I am not what most people would consider organised. OK, that’s a hideous understatement. I am by nature a messy, scatterbrained individual who can barely keep track of what year and month it is let alone have any kind of grip on mundane or domestic concerns. Most mornings I stare vaguely into the contents of the dishwasher, wondering if I actually turned it on the previous night and whether the dishes therein are in fact clean or dirty. Most processes and routines of the neat and tidy astound me. I have heard of people whose domestic zealousness extends to ensuring that the pegs use to hang up any one garment are matching in colour. I consider myself to have done extraordinarily well if I remember that I did a load of washing before the sun sets or it starts raining. However, with writing, it’s a little different. I had considered that my slobbish, bewildered approach to life probably governed all my actions and that surely other writers had far more efficient and effective systems for their work. Then I started reading and listening to other writers talking about their processes, and I realised that I was actually more systematic than many others. I don’t think that I’m a model example of the structured approach by any means but my methods are probably closer to the organised end of the scale than the loose freeform. I’m still developing and refining my systems, and I’m finding that it’s an ongoing process of experimenting with what works and what doesn’t. Some methods have been developed as a practical solution to the limitations of memory (such as keeping a spreadsheet recording where and when I have sent off various stories and books, and the responses I get back. Helps keep track on response times and which query letters are getting positive responses), others to improve upon mistakes or difficulties I had in the past. One example the latter is what I call the ‘Fugelsday effect’. When I came to edit the first draft of my first novel, I discovered to my dismay that I had somehow inserted an extra day between Friday and Saturday. I had to re-read it again and make a timeline to be sure but there it was. A big, fat action-packed extra day at the end of the week. I wailed about this calamitous discovery to Matt who suggested that I simply add an extra day into the week called ‘Fugelsday’. Although it was sort of a fantasy novel, I doubted the validity of this suggestion. The calendar in all other respects was the same as ours and I suspected a random addition of an extra weekday would basically announce to the world that the writer had lost track of days in the book and was rather unconvincingly trying to cover up the fact. So I went back to the drawing board and thought up some ways to fix this problem. It took a rewrite of many chapters and a few other changes to fix but I got rid of Fugelsday. However, this took HOURS to fix and it was a rather harrowing experience. Finding Fugelsday made me feel like a stupid amateur writer who made silly mistakes. I didn’t want to feel like that again. So I resolved it was better to take the time out to document the timeline and events of each chapter whilst writing the book rather than leave it to ‘future editing Debbie’ to fix any dumb continuity errors or timing issues that ‘first draft writing Debbie’ made. This was how my chapter summaries came into existence. I had always been a fan of summarising major plotlines and subplots before I started writing. I’m slightly neurotic that I might forget something crucial, or maybe even the entire ending of the book so I need to have it safely written down somewhere before I get started. However, the chapter summaries were a different kind of safety net. They were living documents that changed as the novel progressed. If I inserted, changed or took out along the way, it was noted in the chapter summary. At first the chapter summaries were a rough skeleton. I had a sketchy idea of the story structure and how many chapters I thought it might be. When I started a novel, I might just write next to chapter 10 that that’s when the heroine will have the climactic fight with her nemesis. Usually the first few chapters have a sentence or two describing what happens but the later ones are left fairly open. As I progress, I fill in more and more information. I might realise that a certain scene is going to happen earlier or later or take longer than I thought and so I change the summaries accordingly. More importantly, I accurately summarise what has happened when I get to the end of each chapter. It only takes a couple of minutes to note down what happened, the day/time and any other important information. This is surprisingly useful too as it’s amazing how many times a forgetful person like me needs to check how many days ago it was when two characters met or something else happened. It’s easier to check over your chapter summaries than go searching for the information in the document itself. I also like to include chapter word counts so I can keep an eye on this as the novel progress – I like my chapters to have reasonably consistent lengths. I also like having a document on characters so I can check basic superficial information like surname, family members, hair and eye colour etc whenever I need it. One tip I came across on Justine Larbaleister‘s blog, is using a code to denote what type of scene(s) dominated each chapter. For example, was it heavy on dialogue, action, character introspection, etc. I’m keen to work out my own shorthand and try this out on my next novel. Hopefully, it will give me a nice overview of how the balancing of all the action is shaping up as I go. I don’t know if all these documents of planning and recording help me that much but I feel safer knowing they’re there. I’m sure lots of people write novels without such plans and summaries all over the place but I actually enjoy having all my spreadsheets and documents. It reminds me of doing school projects at primary school. I used to be one of those kids that put heaps of enthusiastic thought and effort into making pretty title pages with carefully selected fonts and colours. I did matching coloured borders on every page and always had to have a contents page on every assignment, no matter how short it was. I knew that it probably didn’t get me a higher grade or make the actual contents of the project better. The most important part of the project is always going to be the work itself and that’s about doing the research and hard work but for some reason, it always mattered to me that I had a fancy title page as well. I guess I am fussy about matching colours and fiddly presentation; it’s just about writing projects not pegs.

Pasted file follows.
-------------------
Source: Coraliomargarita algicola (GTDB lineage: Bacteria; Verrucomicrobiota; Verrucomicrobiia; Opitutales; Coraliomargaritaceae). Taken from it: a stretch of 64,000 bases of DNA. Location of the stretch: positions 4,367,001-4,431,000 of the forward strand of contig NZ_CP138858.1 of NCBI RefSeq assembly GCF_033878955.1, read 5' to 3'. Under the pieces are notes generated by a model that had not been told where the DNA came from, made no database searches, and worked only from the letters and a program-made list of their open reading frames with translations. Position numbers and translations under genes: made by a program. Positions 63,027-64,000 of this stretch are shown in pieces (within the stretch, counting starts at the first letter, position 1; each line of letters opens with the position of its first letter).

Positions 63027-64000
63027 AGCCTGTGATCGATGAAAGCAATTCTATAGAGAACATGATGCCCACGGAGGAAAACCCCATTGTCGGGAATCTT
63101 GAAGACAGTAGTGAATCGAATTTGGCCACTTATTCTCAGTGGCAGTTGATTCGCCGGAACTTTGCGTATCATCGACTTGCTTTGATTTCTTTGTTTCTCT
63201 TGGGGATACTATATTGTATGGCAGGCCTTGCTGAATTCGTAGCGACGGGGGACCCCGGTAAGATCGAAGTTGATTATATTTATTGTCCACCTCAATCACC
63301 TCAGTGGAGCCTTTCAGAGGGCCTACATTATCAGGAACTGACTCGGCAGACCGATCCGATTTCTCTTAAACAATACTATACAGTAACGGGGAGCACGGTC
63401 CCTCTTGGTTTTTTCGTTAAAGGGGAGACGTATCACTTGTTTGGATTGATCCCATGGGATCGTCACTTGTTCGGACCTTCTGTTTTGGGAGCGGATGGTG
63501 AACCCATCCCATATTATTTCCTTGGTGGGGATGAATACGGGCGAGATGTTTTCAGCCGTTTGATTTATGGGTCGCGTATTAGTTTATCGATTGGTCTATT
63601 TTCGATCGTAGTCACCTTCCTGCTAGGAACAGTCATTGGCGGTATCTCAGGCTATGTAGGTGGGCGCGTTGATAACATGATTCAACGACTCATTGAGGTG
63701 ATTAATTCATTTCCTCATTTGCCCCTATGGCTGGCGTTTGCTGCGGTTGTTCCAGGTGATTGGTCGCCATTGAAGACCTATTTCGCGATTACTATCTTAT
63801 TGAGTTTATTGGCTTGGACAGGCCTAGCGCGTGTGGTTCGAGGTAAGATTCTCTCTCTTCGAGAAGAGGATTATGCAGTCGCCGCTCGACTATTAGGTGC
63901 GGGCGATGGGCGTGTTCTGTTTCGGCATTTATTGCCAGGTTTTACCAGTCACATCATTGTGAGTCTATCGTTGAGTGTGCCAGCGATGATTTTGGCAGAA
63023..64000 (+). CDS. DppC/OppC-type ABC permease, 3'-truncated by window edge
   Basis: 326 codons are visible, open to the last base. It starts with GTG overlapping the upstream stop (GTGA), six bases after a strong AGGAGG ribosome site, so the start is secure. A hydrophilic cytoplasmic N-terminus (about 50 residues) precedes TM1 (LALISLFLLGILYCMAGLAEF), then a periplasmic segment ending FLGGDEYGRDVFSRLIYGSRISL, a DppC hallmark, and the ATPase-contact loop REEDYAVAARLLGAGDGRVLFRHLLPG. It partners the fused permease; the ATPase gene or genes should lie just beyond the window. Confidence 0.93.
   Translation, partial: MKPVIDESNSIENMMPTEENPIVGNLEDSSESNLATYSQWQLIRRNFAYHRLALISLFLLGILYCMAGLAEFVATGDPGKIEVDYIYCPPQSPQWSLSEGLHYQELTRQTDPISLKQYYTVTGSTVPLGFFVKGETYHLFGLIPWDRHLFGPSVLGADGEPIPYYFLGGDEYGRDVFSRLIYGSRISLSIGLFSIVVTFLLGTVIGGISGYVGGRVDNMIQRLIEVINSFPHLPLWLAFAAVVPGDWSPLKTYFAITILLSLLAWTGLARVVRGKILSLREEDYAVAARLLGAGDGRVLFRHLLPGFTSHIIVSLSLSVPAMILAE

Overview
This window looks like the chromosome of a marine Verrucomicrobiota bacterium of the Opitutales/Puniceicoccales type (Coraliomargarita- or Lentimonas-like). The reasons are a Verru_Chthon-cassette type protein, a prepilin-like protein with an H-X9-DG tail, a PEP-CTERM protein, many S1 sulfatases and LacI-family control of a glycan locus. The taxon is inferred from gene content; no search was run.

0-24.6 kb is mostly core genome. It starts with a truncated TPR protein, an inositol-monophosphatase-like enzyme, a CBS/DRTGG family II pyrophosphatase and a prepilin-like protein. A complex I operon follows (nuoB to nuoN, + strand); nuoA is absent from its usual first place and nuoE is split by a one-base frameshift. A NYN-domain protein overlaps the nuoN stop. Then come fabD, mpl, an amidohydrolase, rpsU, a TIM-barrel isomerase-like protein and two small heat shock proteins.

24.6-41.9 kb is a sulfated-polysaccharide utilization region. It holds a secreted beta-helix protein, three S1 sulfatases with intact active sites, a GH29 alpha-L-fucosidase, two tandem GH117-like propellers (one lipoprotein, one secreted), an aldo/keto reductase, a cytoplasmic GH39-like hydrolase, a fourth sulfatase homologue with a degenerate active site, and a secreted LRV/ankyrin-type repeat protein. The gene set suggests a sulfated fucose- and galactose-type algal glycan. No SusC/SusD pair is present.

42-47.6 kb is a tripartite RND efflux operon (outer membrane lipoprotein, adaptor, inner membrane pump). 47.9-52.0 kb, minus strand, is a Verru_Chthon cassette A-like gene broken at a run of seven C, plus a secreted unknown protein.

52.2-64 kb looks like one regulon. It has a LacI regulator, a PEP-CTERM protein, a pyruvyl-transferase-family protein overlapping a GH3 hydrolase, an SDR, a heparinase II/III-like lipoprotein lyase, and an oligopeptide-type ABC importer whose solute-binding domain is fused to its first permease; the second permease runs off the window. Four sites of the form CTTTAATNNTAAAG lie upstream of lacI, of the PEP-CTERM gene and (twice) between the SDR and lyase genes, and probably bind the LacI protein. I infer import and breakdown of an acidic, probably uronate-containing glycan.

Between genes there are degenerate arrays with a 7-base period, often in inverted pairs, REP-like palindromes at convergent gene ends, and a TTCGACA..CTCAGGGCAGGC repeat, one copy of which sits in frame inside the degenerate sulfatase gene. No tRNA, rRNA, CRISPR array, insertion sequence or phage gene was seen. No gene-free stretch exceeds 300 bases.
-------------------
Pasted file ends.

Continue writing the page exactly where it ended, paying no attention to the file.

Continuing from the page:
1 comment:

Unknown said...

The Fugelsday incident was really interesting! You always put in such good (and educational) anecdotes.

Awesomes :)